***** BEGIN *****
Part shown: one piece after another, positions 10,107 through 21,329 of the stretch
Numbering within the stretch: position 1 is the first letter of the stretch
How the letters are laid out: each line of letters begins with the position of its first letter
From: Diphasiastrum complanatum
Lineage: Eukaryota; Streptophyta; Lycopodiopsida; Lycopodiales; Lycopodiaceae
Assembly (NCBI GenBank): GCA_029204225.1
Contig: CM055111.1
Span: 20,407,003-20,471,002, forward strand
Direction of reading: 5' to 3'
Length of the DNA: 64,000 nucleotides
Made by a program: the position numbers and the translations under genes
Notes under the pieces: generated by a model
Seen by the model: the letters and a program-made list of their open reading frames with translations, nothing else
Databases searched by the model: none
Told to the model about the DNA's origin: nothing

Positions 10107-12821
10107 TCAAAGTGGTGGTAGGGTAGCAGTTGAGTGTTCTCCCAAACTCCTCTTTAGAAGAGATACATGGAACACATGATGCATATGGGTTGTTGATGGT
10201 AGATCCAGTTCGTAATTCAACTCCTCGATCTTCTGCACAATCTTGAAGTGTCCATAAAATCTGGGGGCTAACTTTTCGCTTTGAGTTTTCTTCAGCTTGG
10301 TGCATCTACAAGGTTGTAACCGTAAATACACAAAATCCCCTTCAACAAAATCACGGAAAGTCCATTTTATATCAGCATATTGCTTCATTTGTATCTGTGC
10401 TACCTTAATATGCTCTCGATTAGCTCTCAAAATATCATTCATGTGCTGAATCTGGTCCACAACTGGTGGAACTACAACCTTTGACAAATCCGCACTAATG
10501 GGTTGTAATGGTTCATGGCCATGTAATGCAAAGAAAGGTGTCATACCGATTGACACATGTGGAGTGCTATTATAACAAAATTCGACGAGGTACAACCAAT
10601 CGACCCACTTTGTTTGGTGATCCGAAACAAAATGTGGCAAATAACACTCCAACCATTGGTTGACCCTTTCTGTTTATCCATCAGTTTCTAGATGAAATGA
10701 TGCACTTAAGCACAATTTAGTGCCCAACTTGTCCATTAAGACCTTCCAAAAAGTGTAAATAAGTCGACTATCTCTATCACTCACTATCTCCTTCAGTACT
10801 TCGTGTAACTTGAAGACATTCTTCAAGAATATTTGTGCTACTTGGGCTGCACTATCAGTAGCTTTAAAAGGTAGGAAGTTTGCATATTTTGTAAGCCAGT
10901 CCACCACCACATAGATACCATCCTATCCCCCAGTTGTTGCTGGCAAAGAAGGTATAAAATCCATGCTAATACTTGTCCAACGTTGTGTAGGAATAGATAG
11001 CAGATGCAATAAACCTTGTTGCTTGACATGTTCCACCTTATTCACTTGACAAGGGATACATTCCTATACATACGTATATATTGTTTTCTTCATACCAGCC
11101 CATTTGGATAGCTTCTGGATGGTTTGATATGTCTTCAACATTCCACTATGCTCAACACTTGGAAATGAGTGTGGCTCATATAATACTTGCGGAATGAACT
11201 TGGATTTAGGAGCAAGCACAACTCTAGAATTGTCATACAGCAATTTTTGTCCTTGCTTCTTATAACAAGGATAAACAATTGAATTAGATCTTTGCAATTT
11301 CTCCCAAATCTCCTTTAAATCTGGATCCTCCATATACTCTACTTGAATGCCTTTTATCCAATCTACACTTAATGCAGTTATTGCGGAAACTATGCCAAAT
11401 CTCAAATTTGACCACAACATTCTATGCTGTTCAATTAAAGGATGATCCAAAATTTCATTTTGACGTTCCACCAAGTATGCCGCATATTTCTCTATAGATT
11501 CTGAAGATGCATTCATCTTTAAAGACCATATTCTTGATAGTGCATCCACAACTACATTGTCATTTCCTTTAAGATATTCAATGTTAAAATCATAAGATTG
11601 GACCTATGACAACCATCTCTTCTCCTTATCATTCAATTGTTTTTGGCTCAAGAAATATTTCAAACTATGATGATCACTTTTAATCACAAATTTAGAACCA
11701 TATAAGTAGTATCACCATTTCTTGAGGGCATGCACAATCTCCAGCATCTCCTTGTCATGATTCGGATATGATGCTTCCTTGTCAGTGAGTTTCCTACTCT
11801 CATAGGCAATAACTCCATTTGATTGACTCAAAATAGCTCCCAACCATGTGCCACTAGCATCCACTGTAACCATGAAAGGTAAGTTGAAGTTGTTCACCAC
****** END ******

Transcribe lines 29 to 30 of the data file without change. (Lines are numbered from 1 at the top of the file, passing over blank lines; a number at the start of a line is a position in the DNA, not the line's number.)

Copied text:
11301 CTCCCAAATCTCCTTTAAATCTGGATCCTCCATATACTCTACTTGAATGCCTTTTATCCAATCTACACTTAATGCAGTTATTGCGGAAACTATGCCAAAT
11401 CTCAAATTTGACCACAACATTCTATGCTGTTCAATTAAAGGATGATCCAAAATTTCATTTTGACGTTCCACCAAGTATGCCGCATATTTCTCTATAGATT